Digital medical records hold particularly sensitive information – including health conditions, diagnoses, and prescribed medications and treatments. But they also contain a wealth of other information that cyber thieves can use to get rich, such as names and addresses linked to Social Security numbers. Thus, data containing personal health information (PHI) is a prime target for hackers.
The US Department of Health and Human Services (HHS), which regulates how PHI records are handled, issued final rulings on several elements of the HITECH Act (Health Insurance Technology for Economic and Clinical Health Act) and HIPAA (Health Insurance Portability and Accountability Act) in January 2013.
Collectively known as the Omnibus Rule, these new regulations have significant liability ramifications for health care providers and they firms they do business with, called “business associates” in regulatory language.
One of the biggest changes from a cyber liability perspective is that business associates are now burdened with greater responsibility for their custody of PHI data. Before the Omnibus Rule, medical practices’ business associates were not directly subject to fines and penalties resulting from data breaches.
But now, explains law firm Honigman, Miller, Schwartz, and Cohn, HHS can “investigate violations and impose direct civil monetary penalties on business associates for violations of the HIPAA Privacy and Security Rules.”
Furthermore, the definition of business associate has been expanded. In the old world, a business associate was a firm that contracted directly with a health care provider. Post-Omnibus Rule, though, any firm that contracts with a business associate, and that has possession of PHI data, is itself construed as a business associate. So no matter how many degrees of separation exist between the health care provider and its business associates’ contractors, all the firms in the chain now have a legal duty to safeguard the PHI data.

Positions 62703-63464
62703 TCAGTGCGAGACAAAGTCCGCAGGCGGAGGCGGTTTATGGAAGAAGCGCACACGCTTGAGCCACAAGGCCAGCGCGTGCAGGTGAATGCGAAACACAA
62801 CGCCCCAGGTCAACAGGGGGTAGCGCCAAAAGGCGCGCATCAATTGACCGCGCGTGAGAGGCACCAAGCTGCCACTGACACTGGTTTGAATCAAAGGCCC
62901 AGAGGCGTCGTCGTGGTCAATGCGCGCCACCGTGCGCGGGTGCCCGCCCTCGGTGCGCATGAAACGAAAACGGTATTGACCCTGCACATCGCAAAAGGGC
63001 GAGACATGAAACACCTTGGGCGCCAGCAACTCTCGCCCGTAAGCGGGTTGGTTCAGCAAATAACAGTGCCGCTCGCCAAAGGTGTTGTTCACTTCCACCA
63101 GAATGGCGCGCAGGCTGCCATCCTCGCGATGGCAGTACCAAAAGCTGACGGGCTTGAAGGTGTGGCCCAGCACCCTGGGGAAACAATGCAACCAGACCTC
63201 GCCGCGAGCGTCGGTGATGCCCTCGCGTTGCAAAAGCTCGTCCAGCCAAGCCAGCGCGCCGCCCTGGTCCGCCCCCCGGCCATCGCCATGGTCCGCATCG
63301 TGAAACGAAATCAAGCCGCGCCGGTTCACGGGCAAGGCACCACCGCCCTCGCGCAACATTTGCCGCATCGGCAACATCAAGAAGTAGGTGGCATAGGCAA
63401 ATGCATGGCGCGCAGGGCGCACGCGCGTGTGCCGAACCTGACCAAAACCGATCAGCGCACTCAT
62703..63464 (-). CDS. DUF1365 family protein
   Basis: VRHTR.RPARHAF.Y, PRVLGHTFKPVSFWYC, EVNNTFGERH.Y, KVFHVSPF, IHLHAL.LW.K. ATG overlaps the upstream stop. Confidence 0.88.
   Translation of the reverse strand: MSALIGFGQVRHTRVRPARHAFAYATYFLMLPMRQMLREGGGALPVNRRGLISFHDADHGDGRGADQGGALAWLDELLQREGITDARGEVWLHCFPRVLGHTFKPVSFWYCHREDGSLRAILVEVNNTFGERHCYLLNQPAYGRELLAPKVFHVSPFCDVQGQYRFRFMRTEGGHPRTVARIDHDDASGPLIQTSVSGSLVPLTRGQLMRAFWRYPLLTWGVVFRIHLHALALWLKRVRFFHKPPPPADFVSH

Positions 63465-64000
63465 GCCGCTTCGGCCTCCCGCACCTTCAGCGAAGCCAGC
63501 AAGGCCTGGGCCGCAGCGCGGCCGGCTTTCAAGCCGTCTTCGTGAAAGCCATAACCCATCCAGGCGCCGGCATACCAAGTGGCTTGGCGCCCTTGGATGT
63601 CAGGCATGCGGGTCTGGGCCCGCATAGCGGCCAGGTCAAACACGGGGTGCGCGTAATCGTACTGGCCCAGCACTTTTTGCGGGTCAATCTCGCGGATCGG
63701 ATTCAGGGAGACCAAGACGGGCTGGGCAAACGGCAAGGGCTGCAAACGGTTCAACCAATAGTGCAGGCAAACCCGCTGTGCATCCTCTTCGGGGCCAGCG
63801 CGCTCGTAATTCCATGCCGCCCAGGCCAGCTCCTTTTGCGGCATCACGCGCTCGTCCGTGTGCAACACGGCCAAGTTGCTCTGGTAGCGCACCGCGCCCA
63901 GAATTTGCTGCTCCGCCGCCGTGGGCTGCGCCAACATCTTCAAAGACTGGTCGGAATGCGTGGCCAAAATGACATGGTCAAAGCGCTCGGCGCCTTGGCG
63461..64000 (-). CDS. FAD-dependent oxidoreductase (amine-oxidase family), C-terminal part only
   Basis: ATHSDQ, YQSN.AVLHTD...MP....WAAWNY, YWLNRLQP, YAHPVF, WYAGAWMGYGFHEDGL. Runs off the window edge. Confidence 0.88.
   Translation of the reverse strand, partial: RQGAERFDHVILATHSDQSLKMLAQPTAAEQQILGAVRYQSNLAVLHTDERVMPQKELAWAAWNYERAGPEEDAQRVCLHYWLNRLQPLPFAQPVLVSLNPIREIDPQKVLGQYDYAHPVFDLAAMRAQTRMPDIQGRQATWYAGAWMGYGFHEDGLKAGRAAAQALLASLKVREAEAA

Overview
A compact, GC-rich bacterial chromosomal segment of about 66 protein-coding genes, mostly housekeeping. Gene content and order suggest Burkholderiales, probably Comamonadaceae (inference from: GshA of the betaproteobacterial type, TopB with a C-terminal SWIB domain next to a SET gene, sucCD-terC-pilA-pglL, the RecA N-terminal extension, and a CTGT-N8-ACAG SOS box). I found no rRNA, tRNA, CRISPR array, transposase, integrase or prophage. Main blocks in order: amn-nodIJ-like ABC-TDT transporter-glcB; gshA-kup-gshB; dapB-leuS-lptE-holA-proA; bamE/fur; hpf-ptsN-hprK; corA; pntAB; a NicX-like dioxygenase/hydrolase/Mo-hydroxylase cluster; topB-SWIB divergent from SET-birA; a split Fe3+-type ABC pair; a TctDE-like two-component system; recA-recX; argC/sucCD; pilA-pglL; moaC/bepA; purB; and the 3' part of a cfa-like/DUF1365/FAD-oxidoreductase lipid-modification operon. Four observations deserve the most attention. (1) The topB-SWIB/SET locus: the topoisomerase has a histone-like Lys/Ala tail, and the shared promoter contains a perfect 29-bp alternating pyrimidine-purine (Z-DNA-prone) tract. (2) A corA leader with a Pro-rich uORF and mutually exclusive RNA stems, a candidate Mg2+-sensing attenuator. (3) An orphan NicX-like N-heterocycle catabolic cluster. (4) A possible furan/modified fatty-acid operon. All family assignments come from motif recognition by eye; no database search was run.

The rule governing how a breach notification process is triggered has also become more stringent. According to law firm Morris, Manning, and Martin, prior to the new regulations, a firm only had to notify individuals of a breach of their PHI data if there was “significant risk of harm.” But now, affected individuals must be notified unless the breached firm can prove that there is a low probability of harm as a result of the breach.
Steve Haase, INSUREtrust President, describes the insurance ramifications of the regulatory changes: “Before the Omnibus Rule, direct business associates could get by with pure tech E&O coverage or just add low-level cyber coverage. But now they are exposed directly to HIPAA sanctions and need more robust cyber liability insurance.” And businesses associates’ contractors are now on the hook too, which is a major departure from past policy.
In addition to creating a need for new kinds of insurance coverage for many firms, the Omnibus Rule also imposes other duties on companies, requiring them to create technical and physical safeguards and policies and procedures to protect PHI.
We’ve written before about particular data liability issues faced by the ambulance and senior care facility sectors of the health care industry. And even Medicare has been a victim of a hacking attack. PHI breaches happen, and firms caught uninsured will face major financial hurdles.
PHI breach costs can be extensive: In addition to the fines levied by HHS and state regulatory agencies, the hacked company will almost certainly face lawsuits, computer forensics expenses, and business interruption losses, among other costs.
If your firm deals with PHI, or any other sensitive data, you need cyber liability insurance. We at INSUREtrust have been experts in cyber liability for over 15 years, and every day we help large and small businesses obtain the right policies for their particular needs.
Internet insurance doesn’t have to be expensive, but it is money well spent. The premium cost for a cyber insurance policy can be as little as $1000 for a $1 million policy limit.
Over the past ten years, INSUREtrust has written more than $100 million in premiums and paid more than $30 million in claims. Insurers are looking for business and we can find competitive pricing and terms for almost any risk.